WASHINGTON – The Treasury Department says that the economic and financial sanctions the United States has employed over the past two decades to battle global terrorism, nuclear proliferation, drug cartels and other threats need to adapt to a rapidly changing financial world.
The department issued a report Monday that said it needs to modernize the technology it uses and upgrade its workforce to deal with new tools and techniques, such as digital currencies.
“Treasury's sanctions review has shown that this powerful instrument continues to deliver results but also faces, new challenges," Deputy Treasury Secretary Wally Adeyemo said in releasing the report.
The report found that since the Sept. 11, 2001, terrorist attacks, Treasury's use of sanctions has increased by 933%, from 912 sanctions designations in 2001 to 9,421 this year.
The sanctions program is administered by Treasury in conjunction with recommendations from the White House and the State Department. The report said it was successful in preventing Iran from using the international financial system and commercial markets to generate revenue from oil sales to support its nuclear program, pushing the country to the negotiating table in 2015.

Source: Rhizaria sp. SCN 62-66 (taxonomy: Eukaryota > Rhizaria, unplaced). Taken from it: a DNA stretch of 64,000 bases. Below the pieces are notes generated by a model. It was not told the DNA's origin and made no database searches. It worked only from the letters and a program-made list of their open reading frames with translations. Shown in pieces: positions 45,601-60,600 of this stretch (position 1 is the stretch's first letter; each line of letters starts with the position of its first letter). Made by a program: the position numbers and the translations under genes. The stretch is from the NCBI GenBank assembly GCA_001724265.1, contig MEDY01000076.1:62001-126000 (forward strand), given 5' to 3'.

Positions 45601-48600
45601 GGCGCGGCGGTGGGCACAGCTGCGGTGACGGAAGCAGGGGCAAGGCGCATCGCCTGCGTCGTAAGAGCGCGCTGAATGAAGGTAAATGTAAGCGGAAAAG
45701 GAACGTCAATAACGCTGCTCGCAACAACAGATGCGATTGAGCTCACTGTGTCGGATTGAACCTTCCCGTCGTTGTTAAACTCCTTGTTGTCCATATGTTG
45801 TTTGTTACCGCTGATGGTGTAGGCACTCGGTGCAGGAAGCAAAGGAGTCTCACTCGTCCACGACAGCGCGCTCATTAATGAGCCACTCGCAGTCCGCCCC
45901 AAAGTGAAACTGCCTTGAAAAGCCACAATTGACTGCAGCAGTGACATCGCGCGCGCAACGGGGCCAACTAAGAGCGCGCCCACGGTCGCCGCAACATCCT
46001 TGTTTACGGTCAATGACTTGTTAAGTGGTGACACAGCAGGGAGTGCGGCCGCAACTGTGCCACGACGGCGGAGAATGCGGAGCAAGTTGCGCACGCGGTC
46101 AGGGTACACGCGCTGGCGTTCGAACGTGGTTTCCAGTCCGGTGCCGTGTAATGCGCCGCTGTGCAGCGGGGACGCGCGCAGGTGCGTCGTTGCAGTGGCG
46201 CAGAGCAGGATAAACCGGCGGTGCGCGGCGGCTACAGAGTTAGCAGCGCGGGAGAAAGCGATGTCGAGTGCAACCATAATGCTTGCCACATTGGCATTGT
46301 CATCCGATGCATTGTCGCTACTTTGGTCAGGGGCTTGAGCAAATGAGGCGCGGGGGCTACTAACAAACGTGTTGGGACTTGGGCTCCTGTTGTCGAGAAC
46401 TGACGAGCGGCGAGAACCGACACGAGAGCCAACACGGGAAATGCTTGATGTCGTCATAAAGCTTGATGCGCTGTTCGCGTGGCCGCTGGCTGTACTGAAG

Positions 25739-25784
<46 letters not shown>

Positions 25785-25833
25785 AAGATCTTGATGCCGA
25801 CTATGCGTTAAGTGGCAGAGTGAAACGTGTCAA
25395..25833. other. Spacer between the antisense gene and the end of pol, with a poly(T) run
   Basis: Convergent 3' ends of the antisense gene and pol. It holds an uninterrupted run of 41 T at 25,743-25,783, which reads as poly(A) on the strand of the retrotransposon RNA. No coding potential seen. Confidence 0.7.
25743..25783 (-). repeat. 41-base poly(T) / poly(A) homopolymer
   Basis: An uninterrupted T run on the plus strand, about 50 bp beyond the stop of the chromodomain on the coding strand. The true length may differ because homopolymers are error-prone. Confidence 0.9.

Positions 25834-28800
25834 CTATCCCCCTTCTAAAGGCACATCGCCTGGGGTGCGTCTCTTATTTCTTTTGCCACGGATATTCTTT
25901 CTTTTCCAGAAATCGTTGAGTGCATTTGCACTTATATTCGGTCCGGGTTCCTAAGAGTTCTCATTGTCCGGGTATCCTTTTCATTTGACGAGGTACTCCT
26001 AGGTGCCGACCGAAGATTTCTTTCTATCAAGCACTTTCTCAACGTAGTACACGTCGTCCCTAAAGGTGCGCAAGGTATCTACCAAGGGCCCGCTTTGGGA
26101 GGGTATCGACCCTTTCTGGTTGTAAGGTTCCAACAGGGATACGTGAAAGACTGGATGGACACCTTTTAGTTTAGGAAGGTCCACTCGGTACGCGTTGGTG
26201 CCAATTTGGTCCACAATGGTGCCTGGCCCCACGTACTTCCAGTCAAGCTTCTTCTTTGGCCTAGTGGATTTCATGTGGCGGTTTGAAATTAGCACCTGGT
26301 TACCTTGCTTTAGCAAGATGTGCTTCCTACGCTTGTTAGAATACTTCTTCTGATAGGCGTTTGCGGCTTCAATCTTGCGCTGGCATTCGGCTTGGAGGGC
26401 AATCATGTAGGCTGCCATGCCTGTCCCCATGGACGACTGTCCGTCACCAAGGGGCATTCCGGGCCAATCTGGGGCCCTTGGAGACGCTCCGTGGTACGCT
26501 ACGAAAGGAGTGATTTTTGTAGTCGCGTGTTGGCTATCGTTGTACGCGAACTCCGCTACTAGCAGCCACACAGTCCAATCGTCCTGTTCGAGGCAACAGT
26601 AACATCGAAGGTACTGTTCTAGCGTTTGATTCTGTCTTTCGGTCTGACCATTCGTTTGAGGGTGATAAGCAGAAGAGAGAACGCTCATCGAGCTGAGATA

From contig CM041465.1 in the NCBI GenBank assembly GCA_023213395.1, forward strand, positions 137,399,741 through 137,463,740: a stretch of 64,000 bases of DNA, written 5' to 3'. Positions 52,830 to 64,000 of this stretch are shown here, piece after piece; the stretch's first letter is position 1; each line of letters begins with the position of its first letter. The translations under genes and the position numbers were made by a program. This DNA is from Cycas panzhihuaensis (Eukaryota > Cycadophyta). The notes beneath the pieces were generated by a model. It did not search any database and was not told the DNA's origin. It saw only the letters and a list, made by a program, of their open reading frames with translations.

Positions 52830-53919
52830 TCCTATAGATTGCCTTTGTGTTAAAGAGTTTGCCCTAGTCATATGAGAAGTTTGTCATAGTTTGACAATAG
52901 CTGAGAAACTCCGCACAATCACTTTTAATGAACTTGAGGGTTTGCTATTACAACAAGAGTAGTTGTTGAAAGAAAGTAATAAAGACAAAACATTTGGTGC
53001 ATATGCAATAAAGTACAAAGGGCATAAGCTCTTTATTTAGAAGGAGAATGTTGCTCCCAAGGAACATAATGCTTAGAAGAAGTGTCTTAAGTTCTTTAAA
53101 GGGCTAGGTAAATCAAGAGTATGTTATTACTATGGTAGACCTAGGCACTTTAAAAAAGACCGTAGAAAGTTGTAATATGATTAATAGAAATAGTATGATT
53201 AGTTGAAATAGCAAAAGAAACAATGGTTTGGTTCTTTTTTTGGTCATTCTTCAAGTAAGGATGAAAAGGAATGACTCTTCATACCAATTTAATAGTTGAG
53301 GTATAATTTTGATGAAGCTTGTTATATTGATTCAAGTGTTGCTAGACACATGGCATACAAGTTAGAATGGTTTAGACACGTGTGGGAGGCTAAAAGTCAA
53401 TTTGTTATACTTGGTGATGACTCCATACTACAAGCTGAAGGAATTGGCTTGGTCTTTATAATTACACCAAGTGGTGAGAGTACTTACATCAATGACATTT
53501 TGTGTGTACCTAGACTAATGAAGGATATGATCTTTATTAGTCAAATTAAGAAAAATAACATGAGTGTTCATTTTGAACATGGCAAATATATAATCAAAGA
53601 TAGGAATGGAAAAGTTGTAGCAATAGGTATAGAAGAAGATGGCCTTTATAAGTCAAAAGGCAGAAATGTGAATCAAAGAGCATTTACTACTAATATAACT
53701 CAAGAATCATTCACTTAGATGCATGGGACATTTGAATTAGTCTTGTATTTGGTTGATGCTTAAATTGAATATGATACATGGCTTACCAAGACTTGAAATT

The report also said that the sanctions effort had frozen and seized billions of dollars in assets from front companies used by the Cali drug cartel, at one point the world's largest drug trafficking organization. More than 1,600 terrorist entities and individuals have also been sanctioned since the 2001 terrorist attacks, according to the report.
But the review of Treasury's sanction operations, which had been ordered by Treasury Secretary Janet Yellen, found that the effort needs to be updated.
The report said sanctions need to keep up with new and emerging techniques being employed by cybercriminals, and a changing financial system where such products as cryptocurrencies have already started to reduce the use of the U.S. dollar, long the world's reserve currency.
“Technical innovations such as digital currencies, alternative payment platforms and new ways of hiding cross-border transactions all potentially reduce the efficacy of American sanctions,” the report said. “These technologies offer malign actors opportunities to hold and transfer funds outside the traditional dollar-based financial system.”
The report did not provide specifics of what Treasury was planning but last week, the United States joined with more than 30 countries in a commitment to coordinate actions against ransomware attacks through such moves as increasing data sharing among countries and tightening regulations on crypto markets.